Issue in disciplinary proceedings is whether doctor touched patient in a sexual manner
A regulator’s panel has concluded that a doctor did not sexually abuse his patient, finding that the patient’s testimony was credible because she honestly believed that the doctor had touched her breast in a sexual manner, but was not reliable.
In College of Physicians and Surgeons of Ontario v. Vora, 2021 ONCPSD 28, a patient alleged that a doctor touched her breast in a sexual manner after a biopsy procedure, thereby committing professional misconduct, including sexual abuse of a patient under clause 51(1) (b.1) of the Health Professions Procedural Code, as well as an act or omission relevant to the practice of medicine that, having regard to all the circumstances, would reasonably be regarded by members as disgraceful, dishonourable or unprofessional under paragraph 1(1)33 of Ontario Regulation 856/93 made under the Medicine Act, 1991. The doctor denied this allegation.
The patient’s physician referred her to a Hamilton hospital for a biopsy of her swollen lymph nodes to check whether she had cancer. The doctor, a staff interventional radiologist, performed the third biopsy in August 2014, considering that the first and second biopsies were inconclusive.
The panel of the College of Physicians and Surgeons of Ontario accepted the evidence of the following witnesses: the doctor; the expert witness he brought in to offer evidence on the impacts of anesthetic medications such as midazolam and fentanyl on memory, recall and perception; the patient; and the patient’s fiancé at the time.
The panel found that, based on the totality of the evidence, the College of Physicians and Surgeons of Ontario had not proven on a balance of probabilities that the doctor had touched the patient’s breast as described and had not proven the allegation of professional misconduct through sexual abuse and through disgraceful, dishonourable or unprofessional conduct.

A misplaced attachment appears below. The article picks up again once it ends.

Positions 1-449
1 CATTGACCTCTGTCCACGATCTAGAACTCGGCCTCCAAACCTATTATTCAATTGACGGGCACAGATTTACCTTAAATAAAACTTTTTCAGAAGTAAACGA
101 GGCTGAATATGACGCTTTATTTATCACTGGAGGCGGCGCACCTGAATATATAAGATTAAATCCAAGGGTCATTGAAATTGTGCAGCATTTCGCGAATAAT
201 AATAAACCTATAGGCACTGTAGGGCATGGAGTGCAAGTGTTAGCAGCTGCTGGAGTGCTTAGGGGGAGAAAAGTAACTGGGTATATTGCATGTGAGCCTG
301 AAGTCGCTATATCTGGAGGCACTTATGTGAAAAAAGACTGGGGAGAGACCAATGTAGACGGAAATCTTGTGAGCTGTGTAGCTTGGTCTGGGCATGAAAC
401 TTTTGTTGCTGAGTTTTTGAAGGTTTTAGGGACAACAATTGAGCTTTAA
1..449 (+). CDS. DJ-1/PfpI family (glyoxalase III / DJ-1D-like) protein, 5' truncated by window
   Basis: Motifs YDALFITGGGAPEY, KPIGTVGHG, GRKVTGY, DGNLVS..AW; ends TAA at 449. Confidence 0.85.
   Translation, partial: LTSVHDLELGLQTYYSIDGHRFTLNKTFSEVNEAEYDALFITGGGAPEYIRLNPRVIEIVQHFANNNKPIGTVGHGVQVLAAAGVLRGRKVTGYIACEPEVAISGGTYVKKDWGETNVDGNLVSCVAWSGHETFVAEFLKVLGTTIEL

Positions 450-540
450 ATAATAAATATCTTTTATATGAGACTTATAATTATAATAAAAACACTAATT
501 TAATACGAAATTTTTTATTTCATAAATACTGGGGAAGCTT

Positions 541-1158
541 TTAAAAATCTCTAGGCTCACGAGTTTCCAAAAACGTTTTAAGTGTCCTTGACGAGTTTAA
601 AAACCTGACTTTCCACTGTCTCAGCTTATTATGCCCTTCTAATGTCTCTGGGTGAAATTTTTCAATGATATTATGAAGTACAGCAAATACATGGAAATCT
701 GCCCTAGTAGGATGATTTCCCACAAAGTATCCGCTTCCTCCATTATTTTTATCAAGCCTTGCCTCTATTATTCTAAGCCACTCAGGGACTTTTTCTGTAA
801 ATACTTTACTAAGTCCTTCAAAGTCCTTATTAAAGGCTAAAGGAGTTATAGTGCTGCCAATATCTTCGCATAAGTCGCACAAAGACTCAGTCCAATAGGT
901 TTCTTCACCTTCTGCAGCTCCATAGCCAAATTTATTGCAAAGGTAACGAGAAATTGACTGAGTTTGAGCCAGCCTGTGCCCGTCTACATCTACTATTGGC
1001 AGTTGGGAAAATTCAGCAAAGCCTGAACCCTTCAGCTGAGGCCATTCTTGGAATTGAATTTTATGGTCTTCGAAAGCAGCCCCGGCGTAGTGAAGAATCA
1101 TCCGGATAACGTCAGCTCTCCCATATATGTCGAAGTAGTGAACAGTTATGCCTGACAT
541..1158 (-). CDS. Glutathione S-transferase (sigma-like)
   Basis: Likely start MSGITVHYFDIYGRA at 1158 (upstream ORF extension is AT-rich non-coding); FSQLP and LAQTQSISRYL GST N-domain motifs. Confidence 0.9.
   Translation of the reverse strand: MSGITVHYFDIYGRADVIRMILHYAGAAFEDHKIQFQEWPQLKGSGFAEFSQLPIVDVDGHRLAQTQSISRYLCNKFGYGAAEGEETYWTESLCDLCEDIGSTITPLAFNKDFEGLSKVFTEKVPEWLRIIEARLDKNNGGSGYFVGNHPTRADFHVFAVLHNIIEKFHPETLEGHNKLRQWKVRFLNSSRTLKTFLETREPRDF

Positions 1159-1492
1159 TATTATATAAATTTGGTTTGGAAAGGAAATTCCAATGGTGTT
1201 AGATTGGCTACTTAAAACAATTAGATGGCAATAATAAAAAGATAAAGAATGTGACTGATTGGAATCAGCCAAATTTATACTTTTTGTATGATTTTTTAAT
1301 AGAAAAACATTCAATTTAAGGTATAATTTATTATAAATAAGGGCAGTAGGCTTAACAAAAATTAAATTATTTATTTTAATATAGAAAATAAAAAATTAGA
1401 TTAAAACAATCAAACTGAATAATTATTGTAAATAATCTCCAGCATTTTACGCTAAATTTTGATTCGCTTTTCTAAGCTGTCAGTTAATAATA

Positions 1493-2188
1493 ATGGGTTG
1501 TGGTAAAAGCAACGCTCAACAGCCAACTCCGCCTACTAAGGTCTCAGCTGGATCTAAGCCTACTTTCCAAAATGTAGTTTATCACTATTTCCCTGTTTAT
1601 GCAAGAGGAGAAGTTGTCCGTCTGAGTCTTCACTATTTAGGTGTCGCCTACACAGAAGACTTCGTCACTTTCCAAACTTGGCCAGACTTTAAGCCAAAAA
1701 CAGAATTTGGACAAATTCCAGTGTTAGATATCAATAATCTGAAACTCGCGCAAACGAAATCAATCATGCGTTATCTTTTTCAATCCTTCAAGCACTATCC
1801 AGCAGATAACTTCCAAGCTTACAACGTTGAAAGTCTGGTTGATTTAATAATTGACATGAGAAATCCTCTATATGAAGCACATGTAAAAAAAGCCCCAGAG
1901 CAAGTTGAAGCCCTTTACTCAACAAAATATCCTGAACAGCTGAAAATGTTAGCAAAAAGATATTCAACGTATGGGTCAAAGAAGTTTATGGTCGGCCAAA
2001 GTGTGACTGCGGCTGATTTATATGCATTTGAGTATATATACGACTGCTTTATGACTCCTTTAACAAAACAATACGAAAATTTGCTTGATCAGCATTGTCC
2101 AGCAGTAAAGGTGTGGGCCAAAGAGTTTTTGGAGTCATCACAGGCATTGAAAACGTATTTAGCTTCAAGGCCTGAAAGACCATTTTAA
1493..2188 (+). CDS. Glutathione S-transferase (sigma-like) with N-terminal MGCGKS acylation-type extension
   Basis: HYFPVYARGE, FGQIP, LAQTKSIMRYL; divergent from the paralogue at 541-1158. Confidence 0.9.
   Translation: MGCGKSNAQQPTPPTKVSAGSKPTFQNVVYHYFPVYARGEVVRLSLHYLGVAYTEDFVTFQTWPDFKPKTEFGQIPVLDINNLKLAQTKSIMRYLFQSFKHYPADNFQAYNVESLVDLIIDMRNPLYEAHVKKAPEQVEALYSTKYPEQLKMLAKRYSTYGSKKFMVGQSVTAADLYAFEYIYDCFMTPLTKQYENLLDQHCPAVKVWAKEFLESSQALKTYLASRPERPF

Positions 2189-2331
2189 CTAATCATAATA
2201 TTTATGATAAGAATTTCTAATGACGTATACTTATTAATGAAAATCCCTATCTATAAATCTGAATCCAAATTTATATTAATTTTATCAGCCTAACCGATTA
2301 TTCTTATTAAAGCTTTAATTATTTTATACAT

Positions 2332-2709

The panel concluded that the patient was a credible witness to the extent that she honestly believed that the doctor had touched her breast but was not reliable given that there were numerous inconsistencies in her testimony and an inability on her part to recall or to correctly recall many of the day’s events. According to the panel, the patient’s testimony at times stated that she had no memory of the events, while at other times provided unclear or inaccurate recollections regarding what happened before, during and after the events in the procedure room.
The panel determined that the patient, even before she was administered midazolam, failed to recall any other events except when she described going to the procedure room and lying face-down on the procedure table with her left arm extended for a certain length of time before the doctor cleansed her back.
The panel accepted that midazolam has known effects on memory, recall and perception, according to the evidence of the expert witness, and that this medication may have compounded or augmented the underlying deficit in the patient’s memory or her ability to remember certain occurrences. However, the totality of the inconsistencies affected the panel’s findings regarding the patient’s ability to remember and to recall the events and thus her reliability as a witness.
The panel acknowledged that during the process the patient’s breast was likely touched. She had testified that her breast was touched thrice, which the panel found consistent with the procedure of putting on or removing three ECG stickers and/or leads from the patient’s chest, including under her left breast.
The panel therefore decided that this was a case where the patient mistook who had touched her chest and the purpose for such and misinterpreted the day’s events, and not a case in which the patient had imagined or hallucinated events that did not happen.